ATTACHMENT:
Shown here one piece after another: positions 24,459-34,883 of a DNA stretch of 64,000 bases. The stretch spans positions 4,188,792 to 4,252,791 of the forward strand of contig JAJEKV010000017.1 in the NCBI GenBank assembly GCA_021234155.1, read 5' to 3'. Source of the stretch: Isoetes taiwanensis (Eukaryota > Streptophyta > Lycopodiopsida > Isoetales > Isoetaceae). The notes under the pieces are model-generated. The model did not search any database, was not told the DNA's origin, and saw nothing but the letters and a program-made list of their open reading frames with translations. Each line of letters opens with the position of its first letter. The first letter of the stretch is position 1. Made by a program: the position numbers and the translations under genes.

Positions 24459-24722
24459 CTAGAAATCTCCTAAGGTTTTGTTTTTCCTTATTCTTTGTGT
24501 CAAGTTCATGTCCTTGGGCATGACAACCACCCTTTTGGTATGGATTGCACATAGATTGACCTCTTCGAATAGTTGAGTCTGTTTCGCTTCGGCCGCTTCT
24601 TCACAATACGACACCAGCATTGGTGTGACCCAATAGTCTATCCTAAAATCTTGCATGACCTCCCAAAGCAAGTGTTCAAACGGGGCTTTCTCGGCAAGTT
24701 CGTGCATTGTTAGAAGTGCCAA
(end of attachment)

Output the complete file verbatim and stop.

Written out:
Shown here one piece after another: positions 24,459-34,883 of a DNA stretch of 64,000 bases. The stretch spans positions 4,188,792 to 4,252,791 of the forward strand of contig JAJEKV010000017.1 in the NCBI GenBank assembly GCA_021234155.1, read 5' to 3'. Source of the stretch: Isoetes taiwanensis (Eukaryota > Streptophyta > Lycopodiopsida > Isoetales > Isoetaceae). The notes under the pieces are model-generated. The model did not search any database, was not told the DNA's origin, and saw nothing but the letters and a program-made list of their open reading frames with translations. Each line of letters opens with the position of its first letter. The first letter of the stretch is position 1. Made by a program: the position numbers and the translations under genes.

Positions 24459-24722
24459 CTAGAAATCTCCTAAGGTTTTGTTTTTCCTTATTCTTTGTGT
24501 CAAGTTCATGTCCTTGGGCATGACAACCACCCTTTTGGTATGGATTGCACATAGATTGACCTCTTCGAATAGTTGAGTCTGTTTCGCTTCGGCCGCTTCT
24601 TCACAATACGACACCAGCATTGGTGTGACCCAATAGTCTATCCTAAAATCTTGCATGACCTCCCAAAGCAAGTGTTCAAACGGGGCTTTCTCGGCAAGTT
24701 CGTGCATTGTTAGAAGTGCCAA